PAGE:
danhodge danhodge said:

8gb or 16gb? Aren't current consoles managing with 1gb? :'

16 would be major overkill...

Blue Falcon said:

Killeriii,

"- In Fact, the first 60GB PS3 had a FULL PS2 soldered to the motherboard. They later learned to emulate most of it."

PS3 Slim is not BC with PS2 games. What do you mean later learned to emulate most of it? Less than 24 hours after its announcement the PS3 Slim took the number-one bestseller spot on Amazon.com in the video games section for fifteen consecutive days. What made it so successful? Dramatic price drop.

Playstation 1 - $299

Playstation 2 - $299

Playstation 3 - $499-599 (Huge failure in the beginning)

That's exactly why this is a bad idea- it will raise price for PS4 for all gamers, those who want BC and those who don't care. If Sony wants to make their console attractive, they'd be better off increase the specs, or lowering the price, and worry about BC last.

"That's not true. And I don't want 4 systems hooked up at a time."

So millions of consumers who would rather choose a cheaper console with no BC should share the financial burden of a higher console for the small minority who want BC because some people still play PS1, PS2, PS3 games? This time BC is not as easy as emulating it since AMD CPU is x86 and the Cell CPU doesn't even run that code.

Guest said:

Hell I don't even have time to play current gen games and you guys are talking backwards compatibility?

killeriii said:

PS3 Slim is not BC with PS2 games. What do you mean later learned to emulate most of it?

this is a bad idea- it will raise price for PS4 for all gamers, those who want BC and those who don't care.

1st Gen. PS3's were 20GB and 60GB phat models. Had full PS2 compatibility (hardware).

2nd Gen. PS3's were 40GB and 80GB phat models. 80GB had 90% PS2 compatibility (partial hardware emulation). 40GB had none.

3rd Gen. PS3's were also 40GB and 80GB phat models. Neither had PS2 compatibility.

It didn't drop the price with the omission of BC.

1st Gen. were the ONLY models that had the full PS2 chipset in it.

So, 2nd Gen., consumers had the CHOICE to buy BC or not. At not much if any extra cost. (bigger HD and more usb ports always added $100)

BC had already been taken out for a full generation before the slim models came out.

The price drop for the slim models came from reduced manufacturing costs in general.

This time BC is not as easy as emulating it since AMD CPU is x86 and the Cell CPU doesn't even run that code.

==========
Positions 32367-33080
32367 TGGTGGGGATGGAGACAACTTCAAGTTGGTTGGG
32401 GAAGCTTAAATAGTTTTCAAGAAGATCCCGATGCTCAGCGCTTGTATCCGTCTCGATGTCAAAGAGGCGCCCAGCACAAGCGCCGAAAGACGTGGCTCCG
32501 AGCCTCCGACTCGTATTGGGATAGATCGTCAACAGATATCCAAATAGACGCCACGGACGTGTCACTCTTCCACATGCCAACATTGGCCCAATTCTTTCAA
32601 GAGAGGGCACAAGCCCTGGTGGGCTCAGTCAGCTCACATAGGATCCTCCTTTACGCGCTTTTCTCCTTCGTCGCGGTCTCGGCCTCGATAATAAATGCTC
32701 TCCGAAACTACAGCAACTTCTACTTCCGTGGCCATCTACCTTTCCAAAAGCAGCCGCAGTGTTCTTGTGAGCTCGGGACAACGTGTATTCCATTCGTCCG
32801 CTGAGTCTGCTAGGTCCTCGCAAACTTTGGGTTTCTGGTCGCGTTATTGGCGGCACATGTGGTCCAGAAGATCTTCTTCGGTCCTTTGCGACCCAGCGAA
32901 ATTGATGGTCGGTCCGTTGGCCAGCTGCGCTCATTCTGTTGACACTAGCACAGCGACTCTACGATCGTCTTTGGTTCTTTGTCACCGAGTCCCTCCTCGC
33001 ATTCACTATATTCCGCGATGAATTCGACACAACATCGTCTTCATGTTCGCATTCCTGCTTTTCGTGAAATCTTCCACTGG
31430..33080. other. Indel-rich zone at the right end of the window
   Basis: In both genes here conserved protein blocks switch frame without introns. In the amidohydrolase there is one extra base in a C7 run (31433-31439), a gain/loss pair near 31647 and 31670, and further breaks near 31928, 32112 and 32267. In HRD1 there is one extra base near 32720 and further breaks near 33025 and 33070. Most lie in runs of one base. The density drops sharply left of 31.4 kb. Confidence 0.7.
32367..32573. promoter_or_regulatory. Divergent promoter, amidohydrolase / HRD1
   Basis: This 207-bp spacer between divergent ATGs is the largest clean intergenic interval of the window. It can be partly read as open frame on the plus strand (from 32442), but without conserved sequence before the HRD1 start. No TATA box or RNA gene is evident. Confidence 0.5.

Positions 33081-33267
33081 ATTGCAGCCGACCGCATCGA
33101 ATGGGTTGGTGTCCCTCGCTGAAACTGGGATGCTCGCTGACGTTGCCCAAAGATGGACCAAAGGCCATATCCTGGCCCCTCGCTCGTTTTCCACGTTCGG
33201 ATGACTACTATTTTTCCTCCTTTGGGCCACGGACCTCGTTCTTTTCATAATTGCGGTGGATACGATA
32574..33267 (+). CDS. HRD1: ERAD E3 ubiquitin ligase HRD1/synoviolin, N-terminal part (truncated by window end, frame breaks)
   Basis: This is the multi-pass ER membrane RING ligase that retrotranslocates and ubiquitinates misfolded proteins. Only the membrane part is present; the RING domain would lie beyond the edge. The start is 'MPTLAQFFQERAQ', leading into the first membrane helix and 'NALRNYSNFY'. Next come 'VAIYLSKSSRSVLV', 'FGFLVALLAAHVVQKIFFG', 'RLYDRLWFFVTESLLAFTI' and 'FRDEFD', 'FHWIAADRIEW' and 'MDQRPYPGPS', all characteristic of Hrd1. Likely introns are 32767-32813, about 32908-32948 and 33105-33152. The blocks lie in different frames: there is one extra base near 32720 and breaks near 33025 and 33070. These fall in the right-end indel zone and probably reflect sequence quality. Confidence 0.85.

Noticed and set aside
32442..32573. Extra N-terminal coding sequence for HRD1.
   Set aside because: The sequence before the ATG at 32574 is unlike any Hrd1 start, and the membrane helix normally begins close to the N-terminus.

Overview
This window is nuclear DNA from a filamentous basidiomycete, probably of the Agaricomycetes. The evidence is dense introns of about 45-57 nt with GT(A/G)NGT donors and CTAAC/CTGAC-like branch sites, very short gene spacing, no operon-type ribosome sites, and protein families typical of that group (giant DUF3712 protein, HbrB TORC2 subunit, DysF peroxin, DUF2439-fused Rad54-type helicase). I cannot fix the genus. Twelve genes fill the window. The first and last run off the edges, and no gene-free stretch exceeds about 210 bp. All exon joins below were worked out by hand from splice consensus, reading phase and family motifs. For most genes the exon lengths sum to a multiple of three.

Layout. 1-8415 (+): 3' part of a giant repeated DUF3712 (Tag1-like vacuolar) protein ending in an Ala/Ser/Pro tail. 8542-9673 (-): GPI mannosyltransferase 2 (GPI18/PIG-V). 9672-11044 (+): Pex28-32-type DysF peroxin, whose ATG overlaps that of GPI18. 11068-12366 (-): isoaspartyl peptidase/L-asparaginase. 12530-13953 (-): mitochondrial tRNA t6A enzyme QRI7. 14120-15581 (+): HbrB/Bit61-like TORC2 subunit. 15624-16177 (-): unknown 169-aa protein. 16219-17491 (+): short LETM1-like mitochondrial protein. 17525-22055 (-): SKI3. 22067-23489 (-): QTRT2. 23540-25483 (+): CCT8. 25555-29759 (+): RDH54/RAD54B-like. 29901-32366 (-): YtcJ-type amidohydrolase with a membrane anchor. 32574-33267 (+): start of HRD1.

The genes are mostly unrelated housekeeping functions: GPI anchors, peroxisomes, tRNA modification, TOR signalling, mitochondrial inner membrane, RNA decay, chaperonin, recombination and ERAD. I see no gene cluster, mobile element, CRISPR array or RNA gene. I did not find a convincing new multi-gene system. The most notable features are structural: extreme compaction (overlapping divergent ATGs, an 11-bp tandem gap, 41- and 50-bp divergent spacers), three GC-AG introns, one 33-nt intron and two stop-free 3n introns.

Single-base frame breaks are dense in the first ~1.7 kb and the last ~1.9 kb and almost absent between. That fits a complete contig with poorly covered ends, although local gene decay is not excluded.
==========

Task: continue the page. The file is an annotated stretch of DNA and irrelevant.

Agreed, that is Sony's dumb mistake. But, they could still offer PS1 and PS2 emulation for free.

And, possibly, a more expensive version that does PS3 BC.

Blue Falcon said:

killeriii,

I don't think you understood my posts. Initially Sony didn't drop the price on PS3 because they were losing $ on each one sold. Each PS3 cost them between $800-900 to make. They later dropped PS2 BC entirely, first hardware based, then software, which reduced the cost of manufacturing the PS3, including the Slim. This is a fact that it costs money to implement BC:

[link]

To ensure BC with the Cell, it would mean either including physical hardware of the Cell or spending millions of dollars on trying to emulate it in software. Either of these options would drive the cost of PS4 (especially the 1st option). The outcome would be either higher costs to Sony, or they would pass on those costs to us via higher price for PS4. Since Sony is losing $ hand over fist, it's likely they would pass on the costs on to us. But based on how well PS3 Slim and all other PS3's without BC sold, it's clear consumers prefer lower price over BC and higher price.

Secondly, you say Sony is dumb to have switched to x86 CPU design but it was the Cell that was a terrible mistake - it was costly, hard to program for and terribly underpowered without years and years of optimizations. By going with an x86 CPU, Sony will achieve all 3 things at once:

1) Cheaper CPU (AMD's APUs cost $100-125 in retail, which means Sony can get it way less directly)

2) Faster CPU (while AMD's CPUs can't hold a candle to Intel, they are still far superior to IBM's PowerPC or Cell architectures for games)